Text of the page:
How to Switch from an iPhone to an Android Phone -1

Had enough of AT&T’s coverage problems, and don’t feel like buying the same cell phone twice? Allow us to help with that.

Two years ago, we would have been hard pressed to come up with reasons for an iPhone owner to switch to Android. That’s no longer a problem, thanks to the advent of super-fast 4G phones, high-resolution 4.3-inch displays, free GPS navigation, and the Android Market’s expansion.

Whether you’re thinking of making the jump or have already pulled the trigger, here’s a guide to ensure that your transition from iOS to Android OS goes smoothly:

Basic Features

Go for a high-end phone. We review lots of Android handsets across the board; some of the budget models are actually quite good now. But trust us; if you’re coming from a slick iPhone, you’re going to want to feel like you upgraded. Go for a 4-inch or 4.3-inch LCD, a 1GHz or greater processor, and a high-resolution screen. Get a 4G phone if possible, and without question, make sure it runs at least Android 2.2. There’s a dramatic difference in the feel and responsiveness of the OS between, say, a low-end LG Ally and a high-end Samsung Galaxy S 4G. Even if it’s $50 or $100 more up front, that works out to chump change over a two-year smartphone contract. The HTC Inspire 4G on AT&T, the Samsung Galaxy S 4G for T-Mobile, the HTC EVO 4G for Sprint, and the Motorola Droid X on Verizon are all great choices.

Change your home screen paradigm. On Android, unlike the iPhone, it’s all about how you set up your home screen. Don’t just stick with the standard icons: install your favorite programs and useful widgets, and set up layouts using multiple home screens you can swipe between. Don’t miss the four buttons along the bottom of the screen: the Home and Menu buttons in particular are your friends, and help will clarify almost any confusing situation on the screen itself.

Move your data to the cloud. Some of Android’s best characteristics are its various over-the-air synchronization options for Google contacts, calendars, and e-mail. Many Android devices also let you combine Facebook, Twitter, and Microsoft Exchange contacts with your phone’s built-in address book. While there are ways to synchronize local Microsoft Outlook data with an Android phone, they’re cumbersome and often unreliable.

Watch the battery drain. Android is notorious for its poor standby battery life; most owners find it even worse than the iPhone. To prolong battery life, turn off GPS and Wi-Fi when you’re not using them. More importantly, reduce or disable background polling for Facebook, Twitter, and your various e-mail accounts. You can always run a manual sync with a single button tap at a moment’s notice. (Also, check out our detailed guide to improving your Android phone’s battery life.)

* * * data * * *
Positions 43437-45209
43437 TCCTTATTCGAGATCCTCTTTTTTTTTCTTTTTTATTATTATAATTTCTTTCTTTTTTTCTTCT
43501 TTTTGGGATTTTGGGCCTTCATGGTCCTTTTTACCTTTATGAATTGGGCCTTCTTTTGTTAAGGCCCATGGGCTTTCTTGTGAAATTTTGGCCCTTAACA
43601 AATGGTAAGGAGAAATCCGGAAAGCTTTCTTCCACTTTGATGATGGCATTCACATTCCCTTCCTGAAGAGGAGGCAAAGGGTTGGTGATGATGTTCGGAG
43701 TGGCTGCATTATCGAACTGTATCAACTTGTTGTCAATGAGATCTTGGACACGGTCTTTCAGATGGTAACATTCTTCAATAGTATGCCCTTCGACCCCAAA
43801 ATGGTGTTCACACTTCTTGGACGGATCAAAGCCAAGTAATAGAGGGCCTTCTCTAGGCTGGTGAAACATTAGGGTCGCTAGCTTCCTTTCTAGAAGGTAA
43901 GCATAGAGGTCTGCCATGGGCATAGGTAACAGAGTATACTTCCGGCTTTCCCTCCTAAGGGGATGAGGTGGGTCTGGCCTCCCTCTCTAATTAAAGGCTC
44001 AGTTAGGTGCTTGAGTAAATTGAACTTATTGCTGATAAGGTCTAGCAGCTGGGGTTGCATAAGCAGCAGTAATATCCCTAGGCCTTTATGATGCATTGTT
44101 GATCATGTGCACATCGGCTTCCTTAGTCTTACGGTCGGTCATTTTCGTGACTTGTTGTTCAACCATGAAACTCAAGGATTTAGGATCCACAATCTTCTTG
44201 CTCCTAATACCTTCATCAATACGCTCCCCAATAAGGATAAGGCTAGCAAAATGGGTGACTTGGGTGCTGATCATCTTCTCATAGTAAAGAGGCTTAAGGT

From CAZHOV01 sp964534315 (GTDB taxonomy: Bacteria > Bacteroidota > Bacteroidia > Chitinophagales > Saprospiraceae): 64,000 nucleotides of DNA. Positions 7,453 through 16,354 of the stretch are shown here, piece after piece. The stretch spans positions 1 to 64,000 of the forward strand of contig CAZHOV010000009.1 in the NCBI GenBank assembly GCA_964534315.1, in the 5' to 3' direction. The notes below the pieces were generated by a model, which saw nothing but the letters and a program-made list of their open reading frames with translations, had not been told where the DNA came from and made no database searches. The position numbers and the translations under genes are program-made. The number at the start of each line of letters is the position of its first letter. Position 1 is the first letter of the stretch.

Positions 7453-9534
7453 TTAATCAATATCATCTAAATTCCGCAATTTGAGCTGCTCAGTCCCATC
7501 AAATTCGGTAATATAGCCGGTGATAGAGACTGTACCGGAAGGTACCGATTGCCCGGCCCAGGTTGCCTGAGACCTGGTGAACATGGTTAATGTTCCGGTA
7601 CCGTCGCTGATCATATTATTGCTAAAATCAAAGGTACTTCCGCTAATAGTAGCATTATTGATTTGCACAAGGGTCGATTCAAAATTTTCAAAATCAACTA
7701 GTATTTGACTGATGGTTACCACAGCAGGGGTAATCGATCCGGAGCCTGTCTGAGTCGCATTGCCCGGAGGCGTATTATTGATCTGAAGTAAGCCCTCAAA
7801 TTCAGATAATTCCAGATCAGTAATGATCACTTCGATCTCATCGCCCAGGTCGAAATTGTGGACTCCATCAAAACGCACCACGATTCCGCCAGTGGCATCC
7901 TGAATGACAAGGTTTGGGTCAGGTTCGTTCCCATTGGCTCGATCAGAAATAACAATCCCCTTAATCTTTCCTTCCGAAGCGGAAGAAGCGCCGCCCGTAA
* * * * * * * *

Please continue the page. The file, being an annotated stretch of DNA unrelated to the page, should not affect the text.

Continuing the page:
Sync your media the right way. With the iPhone, it’s all about iTunes. On Android, you have several options, including swapping microSD memory cards, wireless syncing with doubleTwist, and dragging and dropping files directly over USB. None is really superior; it comes down to personal preference. If you have a lot of songs in your iTunes music library, you’ll need to upgrade them to iTunes Plus (unprotected) to play them on your Android phone.

Enjoying Android Apps

The Google Voice decision. Google Voice lets you control as many phones as you want from a central number. You can make and receive calls from within Gmail, manage your text messages and voice mail on your PC, and block individual numbers from calling you. If you have an Android device, you can load the Google Voice app, which integrates directly with the OS and lets you make calls out using your Google Voice number as caller ID. There are some latency issues, though. (Read our extensive guide on setting up and using Google Voice for more information.)

Free Google Maps GPS Navigation. Any phone with GPS and Google Maps can direct you around on foot, or display step-by-step driving directions that a passenger could read for you in the car. But Android phones go one step further, and can act as actual, voice-enabled, turn-by-turn navigation devices. Google Maps Navigation even includes features many standalone GPS devices lack, such as an animated satellite view, photo-realistic street views of destinations, and a flexible voice input mode that understands complex instructions like “navigate to the museum with the Picasso exhibit in San Francisco.”

Try talking to your phone. Speaking of which, the navigation app isn’t the only one that understands voice instructions; you can also run voice searches in Android. Download the Voice Actions app from Android Market; it lets you send text messages, cue up music tracks, call contacts or businesses, and compose e-mail messages using your voice.

Head to the Market. You can now browse the Android market  in a Web browser, as well as through your phone. You’ll find that most iOS apps have Android equivalents, except for Netflix, Hulu, iMovie and many games. For great games, try Gameloft’s Web site at gameloft.com. Take note of the various customization apps; you have much more leeway in modifying the OS than you do with an iPhone, including installing alternative keyboards like Swype. You can also do things Apple would never approve of, such as download and install retro game console emulators.

Over Android? Ready to move to an iPhone? Check out How to Switch from an Android Phone to the iPhone.

 

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